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SBIR Phase I:Rapid, End-to-end Sample Preparation for Sequencing Applications

Award Information
Agency: National Science Foundation
Branch: N/A
Contract: 2222688
Agency Tracking Number: 2222688
Amount: $274,199.00
Phase: Phase I
Program: SBIR
Solicitation Topic Code: BM
Solicitation Number: NSF 22-551
Solicitation Year: 2022
Award Year: 2023
Award Start Date (Proposal Award Date): 2023-01-01
Award End Date (Contract End Date): 2023-12-31
Small Business Information
4875 DTC Blvd STE 7-201
Denver, CO 80237
United States
HUBZone Owned: No
Woman Owned: No
Socially and Economically Disadvantaged: No
Principal Investigator
 Ryan Montes
 (813) 748-8375
Business Contact
 Ryan Montes
Phone: (813) 748-8375
Research Institution

The broader impact/commercial potential of this Small Business Innovation Research (SBIR) Phase I project consists of advancing methods for preparing deoxyribonucleic acid (DNA) for sequencing. Prior to sequencing a biological sample, DNA must be liberated from cells and separated from proteins and other unwanted debris, and then mixed with specialty buffers and chemical agents. This skilled task is currently carried out by trained scientists using largely manual manipulations of the samples and expensive equipment. The alternative method proposed in this project will speed-up diagnoses from genomic sequencing by significantly reducing preparation time while also making preparation more reliable through automation. Notably, the proposed approach is expected to prepare DNA without reducing its length; consequently, the process should be ideally suited for preparing samples for emerging long-read sequencing technologies. These improvements have the potential to decrease the burden and costs associated with DNA sequencing, hence expanding the benefits of DNA sequencing technology to wider segments of society._x000D_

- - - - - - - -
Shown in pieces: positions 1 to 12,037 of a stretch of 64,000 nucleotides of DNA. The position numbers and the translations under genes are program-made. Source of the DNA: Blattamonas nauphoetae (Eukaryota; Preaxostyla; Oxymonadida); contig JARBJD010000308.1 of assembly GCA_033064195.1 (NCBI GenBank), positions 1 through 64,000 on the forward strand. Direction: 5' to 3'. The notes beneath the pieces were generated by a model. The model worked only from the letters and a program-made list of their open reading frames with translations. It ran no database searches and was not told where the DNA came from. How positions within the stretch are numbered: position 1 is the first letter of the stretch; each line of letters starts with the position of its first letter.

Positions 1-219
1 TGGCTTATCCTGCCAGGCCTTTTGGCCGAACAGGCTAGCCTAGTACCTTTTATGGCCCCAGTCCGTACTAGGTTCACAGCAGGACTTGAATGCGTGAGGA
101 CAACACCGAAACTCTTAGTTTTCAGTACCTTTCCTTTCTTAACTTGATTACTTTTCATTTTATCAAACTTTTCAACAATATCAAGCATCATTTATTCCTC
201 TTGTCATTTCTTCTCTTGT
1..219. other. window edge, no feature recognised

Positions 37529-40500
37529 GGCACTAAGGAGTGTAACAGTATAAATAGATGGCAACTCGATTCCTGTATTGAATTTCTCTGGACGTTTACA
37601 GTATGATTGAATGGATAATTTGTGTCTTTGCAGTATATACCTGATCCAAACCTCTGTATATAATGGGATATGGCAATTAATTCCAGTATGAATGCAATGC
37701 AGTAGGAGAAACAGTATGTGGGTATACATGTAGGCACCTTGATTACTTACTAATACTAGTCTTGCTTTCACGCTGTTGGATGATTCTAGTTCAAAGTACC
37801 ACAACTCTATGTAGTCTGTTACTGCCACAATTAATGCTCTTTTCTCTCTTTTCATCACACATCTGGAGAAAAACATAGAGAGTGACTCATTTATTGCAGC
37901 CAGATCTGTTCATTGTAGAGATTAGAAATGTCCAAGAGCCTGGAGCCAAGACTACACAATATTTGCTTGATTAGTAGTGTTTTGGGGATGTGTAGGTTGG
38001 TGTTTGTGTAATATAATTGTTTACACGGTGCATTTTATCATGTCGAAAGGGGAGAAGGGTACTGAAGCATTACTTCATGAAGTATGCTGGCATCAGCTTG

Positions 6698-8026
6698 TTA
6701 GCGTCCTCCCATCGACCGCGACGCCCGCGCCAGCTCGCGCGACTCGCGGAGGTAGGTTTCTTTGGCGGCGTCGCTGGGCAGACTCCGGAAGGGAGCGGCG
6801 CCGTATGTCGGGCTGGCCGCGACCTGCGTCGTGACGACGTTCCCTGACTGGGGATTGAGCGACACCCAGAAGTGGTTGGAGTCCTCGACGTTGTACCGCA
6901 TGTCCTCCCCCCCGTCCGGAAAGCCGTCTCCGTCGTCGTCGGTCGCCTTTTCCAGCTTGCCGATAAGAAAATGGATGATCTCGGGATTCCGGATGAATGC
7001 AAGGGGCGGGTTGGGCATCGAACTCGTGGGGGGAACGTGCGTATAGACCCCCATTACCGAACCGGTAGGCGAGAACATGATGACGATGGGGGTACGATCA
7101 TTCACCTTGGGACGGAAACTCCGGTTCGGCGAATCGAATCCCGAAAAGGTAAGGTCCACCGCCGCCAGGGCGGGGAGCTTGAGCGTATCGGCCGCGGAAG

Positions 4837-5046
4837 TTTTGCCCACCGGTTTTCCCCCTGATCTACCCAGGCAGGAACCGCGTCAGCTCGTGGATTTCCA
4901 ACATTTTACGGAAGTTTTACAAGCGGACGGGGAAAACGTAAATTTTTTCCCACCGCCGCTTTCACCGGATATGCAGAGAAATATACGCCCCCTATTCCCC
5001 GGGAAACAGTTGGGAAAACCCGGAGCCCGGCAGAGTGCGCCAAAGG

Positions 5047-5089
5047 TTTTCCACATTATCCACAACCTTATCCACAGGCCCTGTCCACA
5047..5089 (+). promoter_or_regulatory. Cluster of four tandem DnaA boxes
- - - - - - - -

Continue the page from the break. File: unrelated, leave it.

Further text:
This Small Business Innovation Research (SBIR) Phase I project relies upon a process for trapping genomic material in a small flow cell through which an electric field and pressure-driven flow are simultaneously applied. The process is highly selective towards strands of DNA or (ribonucleic acid) RNA; proteins and other, unwanted debris that enters the flow cell passes through. Also, the process is relatively gentle, so the length of sample should not be shortened as a result. This project will advance the technology to the marketplace by: (1) Completing cartridge design details and fabrication, including evaluation of material options; (2) Building a custom research and development platform for interfacing with the cartridges; (3) Developing methods for DNA sample extraction and transfer; (4) Developing the library preparation protocols using mixing and heating while toggling the Electro-Hydrodynamic Trapping; and, (5) Integrating the entirety of the preparation process into a single cartridge and validating the process performance._x000D_
This award reflects NSF's statutory mission and has been deemed worthy of support through evaluation using the Foundation's intellectual merit and broader impacts review criteria.

* Information listed above is at the time of submission. *

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